A glance back to the day I bullied the new girl… I don’t remember your name. I just know you were sitting on your own during recess and I, the angry teenager, decided to take my own issues out on you! I remember you had blonde hair, and I remember you cried.
If only I knew then what I know now. If only I could understand my own hurt at being bullied, instead of turning around and doing the exact same thing to you. If only I knew how to manage my emotions better. And if only I had had the self worth to know that I was better than that! If only I had the courage to be kind, in stead of the cowardice it took to be cruel… So many “if only’s”…
What can I say to my children now? How do I teach them the immeasurable value of being kind, and how a simple sentence can change someone’s life? For better, or worse. How do I show them the damage that can be done by breaking down the spirit of another person for your own personal self-gratification? Not to mention that the hoped-for-self-gratification that comes from bullying is only ever fleeting and leaves us more empty than we were before.
I’m sure that for most girls there comes a time in life when cattiness, bitchiness and, yes, maybe even some bullying enters the scene. Sometimes this is a “right of passage” in learning about what kindness is. Learning about caring for the person next to you. “You can’t play with us!” is a statement that can, ironically, help children realize the hurt of rejection – and, if handled with care, could lead to building a meaningful friendship through the gift of apology and forgiveness. However, sadly, in most cases this kind of statement devolves very quickly into darker areas than mere ‘cattiness’ and escalates into an ugliness that is unfortunately never quenched.
I have often pondered the question: What causes a child to become a bully? Well, according to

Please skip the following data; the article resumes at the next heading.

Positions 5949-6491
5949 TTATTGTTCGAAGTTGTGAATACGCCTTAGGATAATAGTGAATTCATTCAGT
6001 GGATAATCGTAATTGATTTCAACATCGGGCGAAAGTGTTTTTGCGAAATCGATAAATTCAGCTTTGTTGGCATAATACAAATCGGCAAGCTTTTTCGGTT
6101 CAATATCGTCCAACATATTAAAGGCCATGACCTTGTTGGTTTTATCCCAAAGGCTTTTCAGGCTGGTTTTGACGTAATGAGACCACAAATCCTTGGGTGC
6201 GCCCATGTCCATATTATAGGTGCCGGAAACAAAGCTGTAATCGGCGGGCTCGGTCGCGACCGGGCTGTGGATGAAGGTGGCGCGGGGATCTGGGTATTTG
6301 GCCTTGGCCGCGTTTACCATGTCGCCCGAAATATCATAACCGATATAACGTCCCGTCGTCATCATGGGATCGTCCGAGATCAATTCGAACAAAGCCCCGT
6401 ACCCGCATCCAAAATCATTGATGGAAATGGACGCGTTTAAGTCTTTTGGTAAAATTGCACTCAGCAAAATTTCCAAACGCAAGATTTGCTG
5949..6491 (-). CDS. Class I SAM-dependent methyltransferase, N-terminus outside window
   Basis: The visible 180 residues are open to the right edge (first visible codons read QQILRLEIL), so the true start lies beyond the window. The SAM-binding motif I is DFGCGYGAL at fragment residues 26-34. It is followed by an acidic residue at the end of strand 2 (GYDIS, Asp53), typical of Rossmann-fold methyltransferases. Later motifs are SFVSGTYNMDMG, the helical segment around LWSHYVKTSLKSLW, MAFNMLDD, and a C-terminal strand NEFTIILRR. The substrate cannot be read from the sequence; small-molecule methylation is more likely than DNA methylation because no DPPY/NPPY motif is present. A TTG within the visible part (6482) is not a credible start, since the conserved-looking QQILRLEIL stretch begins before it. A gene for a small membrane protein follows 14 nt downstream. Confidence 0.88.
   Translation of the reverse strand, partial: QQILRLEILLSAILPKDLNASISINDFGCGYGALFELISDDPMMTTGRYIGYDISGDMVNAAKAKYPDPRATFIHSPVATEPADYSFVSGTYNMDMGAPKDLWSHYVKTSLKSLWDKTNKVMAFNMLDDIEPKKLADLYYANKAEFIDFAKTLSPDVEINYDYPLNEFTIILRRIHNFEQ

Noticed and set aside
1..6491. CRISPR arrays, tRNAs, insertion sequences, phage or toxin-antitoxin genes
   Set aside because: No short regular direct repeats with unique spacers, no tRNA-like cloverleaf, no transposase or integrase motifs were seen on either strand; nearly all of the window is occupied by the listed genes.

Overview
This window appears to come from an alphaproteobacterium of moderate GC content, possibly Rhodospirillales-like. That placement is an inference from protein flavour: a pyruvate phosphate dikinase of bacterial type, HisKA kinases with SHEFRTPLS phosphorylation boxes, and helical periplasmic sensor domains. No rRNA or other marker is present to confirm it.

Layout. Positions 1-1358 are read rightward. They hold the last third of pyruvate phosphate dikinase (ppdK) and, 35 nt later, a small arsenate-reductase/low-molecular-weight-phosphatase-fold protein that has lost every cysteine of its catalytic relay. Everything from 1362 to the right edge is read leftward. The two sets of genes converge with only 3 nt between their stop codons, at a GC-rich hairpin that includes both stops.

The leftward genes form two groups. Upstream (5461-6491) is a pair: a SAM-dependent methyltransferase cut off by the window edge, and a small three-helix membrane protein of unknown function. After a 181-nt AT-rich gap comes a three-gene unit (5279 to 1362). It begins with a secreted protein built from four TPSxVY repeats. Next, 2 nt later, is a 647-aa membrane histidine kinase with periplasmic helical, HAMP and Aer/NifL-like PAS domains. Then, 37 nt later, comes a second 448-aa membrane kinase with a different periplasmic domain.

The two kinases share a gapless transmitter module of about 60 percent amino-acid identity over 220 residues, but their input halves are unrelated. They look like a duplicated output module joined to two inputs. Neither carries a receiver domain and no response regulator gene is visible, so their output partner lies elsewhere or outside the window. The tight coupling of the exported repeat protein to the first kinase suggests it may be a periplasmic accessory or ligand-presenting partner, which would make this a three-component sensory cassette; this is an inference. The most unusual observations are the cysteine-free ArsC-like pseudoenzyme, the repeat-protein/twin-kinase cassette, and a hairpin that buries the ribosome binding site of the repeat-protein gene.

1. Like Parent, Like Child
Children model what they see. If a child is bullied by his/her parent, or is being abused or treated in a disrespectful way at home, that child is likely to imitate this behavior at school. They are learning from their parent that this type of behavior is acceptable.
2. The Powerless Child
Sometimes, the child that bullies is the child who feels completely powerless at home. Perhaps this child is abused, or watches one of his parents abuse another parent and he/she is left feeling scared and powerless at home. This child may attempt to gain back power by bullying others at school.
3. The Forgotten Child
I have seen children who feel invisible at home act out as bullies at school. Children need constant love and respectful attention from the adults who care for them — and they want and need it most from their mother and father. Nobody is more important than mom and dad; children will try to gain approval from mom and dad, from the time they are born until the time they die. If they do not get love and attention at home, they may feel voiceless and unimportant. That feeling of invisibility may turn into anger, resentment and then bullying others at school.
4. The Entitled Child
Then there is the child who has been given too much power. I have seen children who are given everything they want, raised without limitations and rules to follow, who then grow up to feel entitled and all-powerful. These children may believe they have a right to bully others at school, since they bulldoze their parents at home.
5. Children Who Lack Empathy
Finally, there are those children who come from wonderful, loving homes with actively involved parents who become bullies. These child bullies may simply lack empathy, like to dominate, are possessive and want power. The wonderful thing about this is that empathy is something that can be taught.
However, Dr Gail Gross clearly states that…
Children Who Bully Are Still Children
It is important to remember that children who bully are still children. They are acting that way for a reason, and they, too, need help and guidance from adults. In my experience, bullies may not have healthy social behaviors, empathy, or coping skills. This has the potential to lead to a lifetime of relationship problems, general parenting problems, and even problems with the law.
As an adult I can definitely look back and see that some of my misplaced anger at the “raw deal” that I believed I had been dealt caused me to lash out unnecessarily. The inability to know how to cope with the pressures of “life”. Don’t get me wrong, I don’t believe I was a MEAN kid, just an angry, insecure and lost girl. Fortunately for me I soon realized that I was a “product of my own choices”, and it was time to put “my big girl panties on” and grow up!.
Teaching my children the gift of giving love, kindness, gentleness and acceptance is a priority I pray I accomplish!